Then, one day I asked one of my clients what she thought I meant by ‘salad’. She rolled her eyes and replied, “you know, cos lettuce, tomato and cucumber”.

That’s NOT a salad, people. That’s a garnish!

I could now see though why so many people have no respect for salad. So, here it is….

How to turn your Lunchtime Salads from ‘boring-bland’ to ‘nutrient-rich delish’ in 5 simple steps!

1. Choose your GREENS

Green leafy veggies are the ‘base’ of your salad. They are SO much more than that, though. Green leafies provide you with magnesium which will help increase your energy levels, lower your stress levels and keep your blood sugar nice and stable for the day (no more 3pm sugar cravings).

GREENS to choose from: Baby Spinach leaves, Rocket, Kale (steam or pan-fry this first if you have low thyroid), watercress, endive, boo choy… really, the list is endless.

2. Choose your MIN 3 VEGGIES

We all need to get more vegetables into our diets. They’re packed full of vitamins and phytochemicals (plant chemicals) that help our body cope with the stresses of modern-day living. I always tell my clients to ‘eat like a rainbow’ so go for different coloured vegetables in order to get a wide range of nutrients.

MIN 3 VEGGIES to choose from: This list could go on for days. Really, it is only limited by your imagination (and what is in season or leftover from dinner the night before!) Some of my favourites include: Roast pumpkin, Roast sweet potato, Green beans (raw or steamed), tomato, cherry tomatoes, snow peas, capsicum, mushroom, beetroot, squash, steamed broccoli, onion, peas, fennel, carrots….

3. Choose your PROTEIN

Protein is the key to a salad that satisfies. It keeps you feeling full through the afternoon, aids weight loss, stops those sugar cravings etc etc.

PROTEIN to choose from: Salmon or Tuna (try to get sustainably fished sources if you’re going with tins), Chicken, Beef, Lamb, 2 hard boiled eggs, Lentils, Quinoa, Chickpeas, Tempeh, feta cheese, cottage cheese…

4. Choose your FATS

To really satisfy your hunger, you need to include some good healthy fats. These fuel your brain and help your nervous system cope with the rest of the day. We are too scared of fats these days… but our bodies are designed to eat it. Choose the right fats from the list below and you’ll be sweet (not fat!).

FATS to choose from: Avocado, sunflower seeds, pepitas, pine nuts, crushed walnuts, any other fave nuts, cheese, organic butter…


Learning a few simple homemade dressings can really put some delicious flavour into your salads and tie them together. Store bought dressings tend to be really high in preservatives, sugar and industrialised oils (in there to prolong shelf life, but not your life!)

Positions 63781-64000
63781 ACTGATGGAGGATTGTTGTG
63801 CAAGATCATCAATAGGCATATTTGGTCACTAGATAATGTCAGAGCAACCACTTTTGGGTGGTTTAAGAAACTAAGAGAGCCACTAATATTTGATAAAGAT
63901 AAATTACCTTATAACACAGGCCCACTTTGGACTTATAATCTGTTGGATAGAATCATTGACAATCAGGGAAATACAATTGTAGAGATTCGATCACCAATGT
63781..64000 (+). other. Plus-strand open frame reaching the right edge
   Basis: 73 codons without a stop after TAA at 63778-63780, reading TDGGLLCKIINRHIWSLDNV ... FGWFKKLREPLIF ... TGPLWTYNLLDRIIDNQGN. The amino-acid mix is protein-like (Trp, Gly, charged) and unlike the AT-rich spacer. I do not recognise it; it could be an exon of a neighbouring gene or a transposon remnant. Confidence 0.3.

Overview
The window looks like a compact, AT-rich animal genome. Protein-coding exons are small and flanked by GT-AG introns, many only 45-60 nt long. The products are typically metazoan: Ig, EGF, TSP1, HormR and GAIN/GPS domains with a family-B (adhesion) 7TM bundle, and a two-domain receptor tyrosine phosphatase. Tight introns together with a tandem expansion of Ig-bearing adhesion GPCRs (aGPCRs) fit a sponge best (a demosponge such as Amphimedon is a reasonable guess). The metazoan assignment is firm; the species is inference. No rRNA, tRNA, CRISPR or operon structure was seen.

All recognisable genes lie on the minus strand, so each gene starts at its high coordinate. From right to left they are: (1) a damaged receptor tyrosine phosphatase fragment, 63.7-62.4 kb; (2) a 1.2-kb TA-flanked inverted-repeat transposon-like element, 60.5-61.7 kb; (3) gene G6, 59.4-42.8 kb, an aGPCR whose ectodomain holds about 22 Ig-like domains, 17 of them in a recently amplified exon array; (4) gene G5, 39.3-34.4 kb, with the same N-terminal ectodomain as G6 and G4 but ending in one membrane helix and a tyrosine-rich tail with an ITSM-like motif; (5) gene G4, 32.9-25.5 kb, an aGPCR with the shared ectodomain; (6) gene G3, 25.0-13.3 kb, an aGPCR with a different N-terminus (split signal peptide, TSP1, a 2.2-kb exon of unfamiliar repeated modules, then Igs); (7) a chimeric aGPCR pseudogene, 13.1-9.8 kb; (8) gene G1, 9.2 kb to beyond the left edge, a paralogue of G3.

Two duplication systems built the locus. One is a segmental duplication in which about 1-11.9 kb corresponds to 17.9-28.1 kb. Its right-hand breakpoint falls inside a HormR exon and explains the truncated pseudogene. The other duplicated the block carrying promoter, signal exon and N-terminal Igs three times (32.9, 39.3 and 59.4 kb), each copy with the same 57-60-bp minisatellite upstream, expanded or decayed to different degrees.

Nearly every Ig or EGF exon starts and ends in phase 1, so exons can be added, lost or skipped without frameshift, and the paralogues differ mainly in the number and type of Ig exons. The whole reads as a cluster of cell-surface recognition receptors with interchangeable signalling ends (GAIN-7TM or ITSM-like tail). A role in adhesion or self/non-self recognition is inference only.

1. Simple Oil & Vinegar Dressing: 1 dessert spoon olive oil, capful of apple cider or balsamic vinegar (or fresh lemon juice), sea salt, black pepper
  2. Tahini dressing: 1 tablespoon tahini, juice of half a lemon, sea salt, black pepper
  3. Yoghurt dressing: 1 tablespoon yoghurt, juice of half a lemon, sea salt, black pepper, chopped mint to taste

SALAD UPGRADES: add in these healthy starchy carbs if you feel you need a little more energy to get you through the afternoon (if you’re trying to lose weight, best to leave these out for the moment).

  • Chickpeas and other legumes
  • Root veggies like carrot, sweet potato, pumpkin
  • Slice of sourdough or gluten-free toast (or your bread of choice)
  • Rice cakes with tahini or hommus spread

Well, there you have it.

How could anyone now say salads are just rabbit food?

They are a MEAL, and a damn healthy, delicious and satisfying one too! Happy salad-ing! Be sure to share your favourite salad combo in the comments below. And if you have any dressings you love, please share these too!

Category: Recipes
HayleyStathis.com.au - Eating Well. Does it mean you have to deny yourself of everything except lettuce and never look a piece of chocolate in the eye again? Am I going to tell you to become a vegan and grow sprouts on all your windowsills?

So you might have stumbled across my blog and you’re looking for ways to feel better, eat better, lose weight… And you may be just a little fearful of what type of food advice a naturopath & nutritionist like me may give you.

What is eating WELL, anyway? What does that mean?

Does it mean you have to deny yourself of everything except lettuce and never look a piece of chocolate in the eye again? Am I going to tell you to become a vegan and grow sprouts on all your windowsills?

Fear not! Let me show you up front the way I roll, the way of eating that I advocate, the foods that I salivate over and that I know have the research and years of human use to support their health benefits.

Here is a sample day from a good naturopathic diet:
(homegrown sprouts optional!)

On rising: One glass of room temperature filtered water with a squeeze of lemon or teaspoon of organic apple cider vinegar – to kick start your digestion.

Breakfast: Organic egg omelette packed full of veggies, or natural yoghurt with nuts, berries and seeds. (You can even have one small organic coffee, preferably made with freshly ground beans and enjoyed)!

Snack: A handful of almonds with berries or an apple

Lunch: Rainbow salad with grated raw beetroot, carrot, cucumber, pepitas, avocado with a tahini, lemon and olive oil dressing. Served with grilled fish or chicken. Go crazy, and have a dollop of hommus or tzatziki if you want. And if you’re super hungry, add in baked sweet potato or a slice of gluten free toast with butter or olive oil. Nom nom nom!

Snack: boiled egg or avocado on rice cakes with salt, pepper, olive oil, lemon juice and sea salt.

Dinner: Lamb or fish stir fry with loads of veggies, tamari soy sauce, honey and fresh coriander, served with basmati rice.

After dinner: cup of peppermint tea and a square of organic dark chocolate.